He needed an easy target, and for his long-awaited return to HBO, the late Robin Williams settled on the incumbent vice president. “We still have great comedy out there,” Williams said on stage at Constitution Hall. “There’s always ramblin’ Joe Biden.”
And the riff killed. The crowd just a couple blocks from the White House howled at the expense of the National No. 2, and Williams had no shortage of impressions and material to deliver:
Biden says the craziest things — Even people with Tourette’s go, “No. No! What is going on?”
Biden might be crazy — Joe is like your uncle who’s on a new drug and hasn’t got the dosage right. “I’m proud to work with Barack America.” He’s not a superhero, you idiot!
Biden needs to be sedated — Come here! “When FDR was on television…” There was no TV back then! Come here, Joe!
The skit ended with Williams mock-Tasering an elderly and imaginary vice president to the ground. It was just a year into the Obama administration, and the title of the comedy special was “Weapons of Self-Destruction.”
A decade later, and Biden continues to provide material. Even confined by coronavirus to the bowels of his Delaware home, Uncle Joe has been and remains comically inarticulate, inexplicably insensitive on race, and inadvertently funny. This time, however, his many gaffes have not led to any self-destruction. Far from it. The former vice president continues to thump the current president in the polls. The RealClearPolitics national average shows Biden ahead by 6.4 percentage points.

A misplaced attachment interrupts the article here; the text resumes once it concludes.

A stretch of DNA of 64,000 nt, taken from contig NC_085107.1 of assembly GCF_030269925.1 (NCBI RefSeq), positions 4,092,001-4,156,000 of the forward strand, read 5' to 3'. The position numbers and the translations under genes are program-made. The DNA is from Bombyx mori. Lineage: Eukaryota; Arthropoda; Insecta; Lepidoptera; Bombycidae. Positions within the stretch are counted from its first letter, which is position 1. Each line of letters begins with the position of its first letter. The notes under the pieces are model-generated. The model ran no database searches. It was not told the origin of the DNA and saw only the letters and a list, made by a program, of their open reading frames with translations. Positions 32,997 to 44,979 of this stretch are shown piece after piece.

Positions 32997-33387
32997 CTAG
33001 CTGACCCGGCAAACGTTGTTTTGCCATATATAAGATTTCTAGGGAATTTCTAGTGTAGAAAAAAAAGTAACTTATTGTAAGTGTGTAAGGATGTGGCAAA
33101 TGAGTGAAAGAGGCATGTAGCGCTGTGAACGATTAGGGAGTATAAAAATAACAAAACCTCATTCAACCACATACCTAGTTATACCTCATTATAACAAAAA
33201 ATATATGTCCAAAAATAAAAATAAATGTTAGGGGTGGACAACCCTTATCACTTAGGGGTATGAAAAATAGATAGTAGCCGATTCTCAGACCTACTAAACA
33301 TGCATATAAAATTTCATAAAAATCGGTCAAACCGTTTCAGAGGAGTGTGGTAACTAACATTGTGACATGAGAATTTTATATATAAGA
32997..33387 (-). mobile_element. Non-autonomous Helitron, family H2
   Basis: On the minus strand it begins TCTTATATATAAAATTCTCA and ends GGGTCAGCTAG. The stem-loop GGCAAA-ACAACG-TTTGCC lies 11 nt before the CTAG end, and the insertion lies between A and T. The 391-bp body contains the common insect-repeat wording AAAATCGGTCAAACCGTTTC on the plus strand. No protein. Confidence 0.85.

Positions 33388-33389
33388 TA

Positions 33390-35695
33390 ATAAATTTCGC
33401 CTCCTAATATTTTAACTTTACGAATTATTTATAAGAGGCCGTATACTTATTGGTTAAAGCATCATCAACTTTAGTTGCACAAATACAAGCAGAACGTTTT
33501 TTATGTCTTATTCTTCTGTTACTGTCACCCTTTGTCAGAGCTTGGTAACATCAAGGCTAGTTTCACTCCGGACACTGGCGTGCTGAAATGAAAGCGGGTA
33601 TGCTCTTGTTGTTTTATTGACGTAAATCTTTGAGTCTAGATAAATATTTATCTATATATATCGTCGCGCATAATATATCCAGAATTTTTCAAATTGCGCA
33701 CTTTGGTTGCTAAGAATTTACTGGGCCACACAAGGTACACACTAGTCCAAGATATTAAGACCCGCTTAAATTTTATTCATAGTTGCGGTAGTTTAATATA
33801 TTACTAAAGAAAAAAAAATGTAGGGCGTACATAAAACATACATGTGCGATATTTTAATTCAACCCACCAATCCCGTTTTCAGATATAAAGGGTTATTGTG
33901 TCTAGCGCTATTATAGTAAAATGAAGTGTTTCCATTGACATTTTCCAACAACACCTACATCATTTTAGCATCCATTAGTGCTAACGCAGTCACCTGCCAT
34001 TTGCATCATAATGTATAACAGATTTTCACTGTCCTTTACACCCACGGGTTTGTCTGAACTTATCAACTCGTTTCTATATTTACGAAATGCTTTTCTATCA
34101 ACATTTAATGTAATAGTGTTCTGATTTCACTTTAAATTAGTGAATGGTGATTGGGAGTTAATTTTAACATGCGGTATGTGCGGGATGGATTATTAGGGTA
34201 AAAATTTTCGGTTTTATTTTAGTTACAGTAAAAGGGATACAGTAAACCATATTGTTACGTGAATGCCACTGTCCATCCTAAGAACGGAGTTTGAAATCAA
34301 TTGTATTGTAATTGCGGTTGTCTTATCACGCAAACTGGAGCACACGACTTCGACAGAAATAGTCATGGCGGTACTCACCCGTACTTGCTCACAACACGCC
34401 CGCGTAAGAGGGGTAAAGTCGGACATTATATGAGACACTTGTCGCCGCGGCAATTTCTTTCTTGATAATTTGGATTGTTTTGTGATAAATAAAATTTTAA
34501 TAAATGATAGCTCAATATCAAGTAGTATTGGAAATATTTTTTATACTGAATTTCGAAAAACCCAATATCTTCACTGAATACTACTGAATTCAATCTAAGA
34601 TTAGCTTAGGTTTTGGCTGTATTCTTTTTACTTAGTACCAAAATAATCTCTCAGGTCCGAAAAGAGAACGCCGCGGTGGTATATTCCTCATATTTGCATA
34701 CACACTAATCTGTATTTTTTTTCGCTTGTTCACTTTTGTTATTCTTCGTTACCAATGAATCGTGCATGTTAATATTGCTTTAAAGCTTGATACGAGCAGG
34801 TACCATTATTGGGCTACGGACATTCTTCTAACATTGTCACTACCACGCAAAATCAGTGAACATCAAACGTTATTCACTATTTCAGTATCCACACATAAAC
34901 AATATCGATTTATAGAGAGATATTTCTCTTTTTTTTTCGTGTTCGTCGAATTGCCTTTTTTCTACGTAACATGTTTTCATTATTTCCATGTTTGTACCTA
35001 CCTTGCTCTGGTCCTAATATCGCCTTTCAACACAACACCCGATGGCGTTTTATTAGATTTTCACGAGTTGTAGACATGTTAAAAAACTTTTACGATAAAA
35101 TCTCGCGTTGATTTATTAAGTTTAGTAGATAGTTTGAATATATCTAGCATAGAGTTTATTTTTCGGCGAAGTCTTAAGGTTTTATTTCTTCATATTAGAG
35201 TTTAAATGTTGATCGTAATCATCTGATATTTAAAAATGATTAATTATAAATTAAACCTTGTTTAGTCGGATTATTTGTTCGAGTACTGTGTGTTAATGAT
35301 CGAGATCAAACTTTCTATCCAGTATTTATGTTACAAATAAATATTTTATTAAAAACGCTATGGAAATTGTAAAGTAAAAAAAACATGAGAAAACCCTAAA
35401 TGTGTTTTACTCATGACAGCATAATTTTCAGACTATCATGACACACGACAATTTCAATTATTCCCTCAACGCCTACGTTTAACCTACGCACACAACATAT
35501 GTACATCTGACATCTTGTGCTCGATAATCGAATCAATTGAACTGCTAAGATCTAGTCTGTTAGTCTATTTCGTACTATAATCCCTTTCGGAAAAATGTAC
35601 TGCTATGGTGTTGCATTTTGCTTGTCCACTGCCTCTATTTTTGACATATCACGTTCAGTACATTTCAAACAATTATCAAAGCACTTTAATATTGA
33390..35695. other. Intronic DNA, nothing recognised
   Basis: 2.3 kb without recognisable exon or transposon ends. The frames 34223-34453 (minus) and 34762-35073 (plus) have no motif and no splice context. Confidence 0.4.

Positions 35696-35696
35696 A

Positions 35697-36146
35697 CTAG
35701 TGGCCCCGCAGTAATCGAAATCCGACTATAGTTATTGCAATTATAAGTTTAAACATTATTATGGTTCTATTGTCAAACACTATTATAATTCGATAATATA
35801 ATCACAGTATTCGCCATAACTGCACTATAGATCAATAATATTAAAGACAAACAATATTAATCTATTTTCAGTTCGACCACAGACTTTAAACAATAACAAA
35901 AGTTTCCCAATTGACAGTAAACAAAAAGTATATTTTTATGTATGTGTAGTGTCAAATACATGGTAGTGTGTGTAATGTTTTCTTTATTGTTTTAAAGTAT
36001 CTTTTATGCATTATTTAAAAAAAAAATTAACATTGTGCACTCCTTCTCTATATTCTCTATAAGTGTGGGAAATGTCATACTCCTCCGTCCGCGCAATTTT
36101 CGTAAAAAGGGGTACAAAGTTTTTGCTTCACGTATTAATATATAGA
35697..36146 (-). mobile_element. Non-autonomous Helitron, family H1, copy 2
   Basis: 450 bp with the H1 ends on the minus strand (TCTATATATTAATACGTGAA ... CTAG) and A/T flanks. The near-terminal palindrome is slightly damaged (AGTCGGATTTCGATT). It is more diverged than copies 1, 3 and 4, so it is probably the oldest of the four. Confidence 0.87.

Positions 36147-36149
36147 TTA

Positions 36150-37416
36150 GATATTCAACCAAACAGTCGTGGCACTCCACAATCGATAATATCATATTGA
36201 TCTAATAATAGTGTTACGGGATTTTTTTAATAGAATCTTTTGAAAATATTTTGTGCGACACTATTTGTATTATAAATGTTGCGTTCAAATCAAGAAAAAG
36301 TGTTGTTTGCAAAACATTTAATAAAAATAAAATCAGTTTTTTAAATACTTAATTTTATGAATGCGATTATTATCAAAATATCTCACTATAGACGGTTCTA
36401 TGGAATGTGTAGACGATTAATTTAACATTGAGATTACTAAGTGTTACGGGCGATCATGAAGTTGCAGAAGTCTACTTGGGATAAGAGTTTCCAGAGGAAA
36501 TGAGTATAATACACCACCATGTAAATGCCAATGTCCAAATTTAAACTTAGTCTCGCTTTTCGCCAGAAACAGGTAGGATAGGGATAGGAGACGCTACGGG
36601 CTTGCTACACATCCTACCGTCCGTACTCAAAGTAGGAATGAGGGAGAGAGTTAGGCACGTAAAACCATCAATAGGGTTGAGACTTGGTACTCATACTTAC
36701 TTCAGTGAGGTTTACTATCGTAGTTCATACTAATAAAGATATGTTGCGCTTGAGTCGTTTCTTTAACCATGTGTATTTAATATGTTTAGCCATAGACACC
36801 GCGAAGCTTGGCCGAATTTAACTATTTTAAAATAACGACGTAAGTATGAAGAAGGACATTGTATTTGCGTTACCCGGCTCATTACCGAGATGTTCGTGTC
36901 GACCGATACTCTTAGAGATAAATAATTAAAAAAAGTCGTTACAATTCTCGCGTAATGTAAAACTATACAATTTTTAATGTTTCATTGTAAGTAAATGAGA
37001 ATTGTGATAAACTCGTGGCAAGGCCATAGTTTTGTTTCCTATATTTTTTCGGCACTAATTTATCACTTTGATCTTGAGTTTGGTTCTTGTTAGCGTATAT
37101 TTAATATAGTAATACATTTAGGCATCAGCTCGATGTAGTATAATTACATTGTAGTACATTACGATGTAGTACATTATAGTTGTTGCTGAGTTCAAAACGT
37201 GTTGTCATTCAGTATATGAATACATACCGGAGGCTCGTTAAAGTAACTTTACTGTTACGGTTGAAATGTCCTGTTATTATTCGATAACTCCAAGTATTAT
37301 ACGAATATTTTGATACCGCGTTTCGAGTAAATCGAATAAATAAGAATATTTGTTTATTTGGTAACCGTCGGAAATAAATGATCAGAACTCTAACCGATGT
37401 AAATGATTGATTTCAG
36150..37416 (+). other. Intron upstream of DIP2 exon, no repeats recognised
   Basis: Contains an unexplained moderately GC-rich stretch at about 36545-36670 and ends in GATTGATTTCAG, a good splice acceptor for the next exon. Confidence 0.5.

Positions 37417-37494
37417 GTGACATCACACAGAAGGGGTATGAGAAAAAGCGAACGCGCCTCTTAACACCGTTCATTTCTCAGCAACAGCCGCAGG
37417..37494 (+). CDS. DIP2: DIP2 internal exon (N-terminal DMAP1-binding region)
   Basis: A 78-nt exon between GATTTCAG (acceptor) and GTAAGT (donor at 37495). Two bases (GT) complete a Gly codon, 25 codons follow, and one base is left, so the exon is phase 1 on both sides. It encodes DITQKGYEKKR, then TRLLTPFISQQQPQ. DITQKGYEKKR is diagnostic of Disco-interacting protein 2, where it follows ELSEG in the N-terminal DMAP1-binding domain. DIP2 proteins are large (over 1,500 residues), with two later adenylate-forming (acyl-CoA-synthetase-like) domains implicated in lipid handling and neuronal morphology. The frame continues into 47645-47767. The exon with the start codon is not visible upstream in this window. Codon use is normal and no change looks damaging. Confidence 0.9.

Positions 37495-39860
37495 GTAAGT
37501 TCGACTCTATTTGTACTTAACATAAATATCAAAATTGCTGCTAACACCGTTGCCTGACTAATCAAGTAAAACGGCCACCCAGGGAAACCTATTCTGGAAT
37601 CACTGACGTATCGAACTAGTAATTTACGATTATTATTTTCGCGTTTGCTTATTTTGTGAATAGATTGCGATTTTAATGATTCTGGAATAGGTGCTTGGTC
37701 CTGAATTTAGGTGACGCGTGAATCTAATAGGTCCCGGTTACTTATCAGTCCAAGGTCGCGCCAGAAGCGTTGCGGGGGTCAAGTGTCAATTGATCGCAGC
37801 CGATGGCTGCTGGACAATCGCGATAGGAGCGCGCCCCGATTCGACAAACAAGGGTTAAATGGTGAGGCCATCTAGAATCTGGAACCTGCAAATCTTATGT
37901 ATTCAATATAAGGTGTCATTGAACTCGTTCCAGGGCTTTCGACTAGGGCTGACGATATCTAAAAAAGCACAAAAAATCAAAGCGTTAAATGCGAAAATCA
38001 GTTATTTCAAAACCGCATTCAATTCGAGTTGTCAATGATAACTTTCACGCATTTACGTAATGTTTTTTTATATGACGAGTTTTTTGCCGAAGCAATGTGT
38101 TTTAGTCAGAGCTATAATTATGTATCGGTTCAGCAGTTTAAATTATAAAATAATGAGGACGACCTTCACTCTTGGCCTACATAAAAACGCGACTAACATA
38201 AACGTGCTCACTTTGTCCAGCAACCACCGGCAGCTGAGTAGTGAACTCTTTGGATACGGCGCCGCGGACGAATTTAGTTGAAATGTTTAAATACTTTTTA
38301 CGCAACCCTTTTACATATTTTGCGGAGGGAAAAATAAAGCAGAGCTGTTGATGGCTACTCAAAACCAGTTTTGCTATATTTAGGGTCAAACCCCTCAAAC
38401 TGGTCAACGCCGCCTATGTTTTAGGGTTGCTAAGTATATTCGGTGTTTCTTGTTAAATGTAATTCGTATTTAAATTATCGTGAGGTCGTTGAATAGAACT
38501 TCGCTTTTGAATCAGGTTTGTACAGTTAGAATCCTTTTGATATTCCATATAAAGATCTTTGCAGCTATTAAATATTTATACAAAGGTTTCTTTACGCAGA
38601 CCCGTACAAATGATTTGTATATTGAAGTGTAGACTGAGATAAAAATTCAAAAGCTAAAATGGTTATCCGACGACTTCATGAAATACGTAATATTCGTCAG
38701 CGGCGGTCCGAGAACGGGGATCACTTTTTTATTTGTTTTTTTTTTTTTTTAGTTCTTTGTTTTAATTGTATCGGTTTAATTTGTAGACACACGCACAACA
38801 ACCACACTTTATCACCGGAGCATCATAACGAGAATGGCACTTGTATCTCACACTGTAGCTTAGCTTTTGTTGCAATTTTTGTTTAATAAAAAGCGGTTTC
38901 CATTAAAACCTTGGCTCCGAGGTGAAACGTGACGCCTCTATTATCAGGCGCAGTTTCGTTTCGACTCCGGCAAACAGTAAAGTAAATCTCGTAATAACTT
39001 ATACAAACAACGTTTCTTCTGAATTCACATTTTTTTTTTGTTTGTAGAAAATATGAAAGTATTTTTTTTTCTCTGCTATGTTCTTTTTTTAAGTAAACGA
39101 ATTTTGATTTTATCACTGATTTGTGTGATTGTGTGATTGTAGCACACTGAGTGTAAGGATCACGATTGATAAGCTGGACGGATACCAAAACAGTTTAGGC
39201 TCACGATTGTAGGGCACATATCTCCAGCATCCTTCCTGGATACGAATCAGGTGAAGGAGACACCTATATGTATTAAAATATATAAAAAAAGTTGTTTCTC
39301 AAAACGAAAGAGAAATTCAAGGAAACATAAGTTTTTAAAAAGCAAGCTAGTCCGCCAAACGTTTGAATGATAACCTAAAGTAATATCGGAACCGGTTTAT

Either gaffes just don’t ruin a candidate as they once did, or the electorate is willing to cut Biden slack after four years of Donald J. Trump’s presidency/reality TV show. Either way, there is a lot to overlook. The presumptive nominee of the Democratic Party has had a summer that surely has his primary opponents wondering how they ever lost to the guy.
When time was running short during a May interview on “The Breakfast Club,” host Charlamagne tha God asked for one more question. “You’ve got more questions?” Biden told the African American interviewer. “Well, I tell you what: If you have a problem figuring out whether you’re for me or Trump, then you ain’t black.” He later apologized for the exchange by saying he “shouldn’t have been such a wise guy.”
But there was no apology after Biden mocked an African American journalist for supposedly doing drugs. Errol Barnett of CBS asked if the candidate had taken a cognitive abilities test, as Trump has. “Why the hell would I take a test? Come on, man,” Biden exploded. “That’s like saying to you, before you got on this program, if you’d taken a test. Were you taking cocaine? … What do you think, huh? Are you a junkie?” A spokesman later defended the rough rebuttal by saying it was “a preposterous question” and the response “showed the absurdity of it all.”
While political junkies were still debating that exchange, Biden followed up the controversy with another. During an interview with members of the National Association of Black Journalists and National Association of Hispanic Journalists, Biden shared some demographic thoughts. Asked about returning to the negotiation table with the Cuban government, he said yes and then went off on a tangent.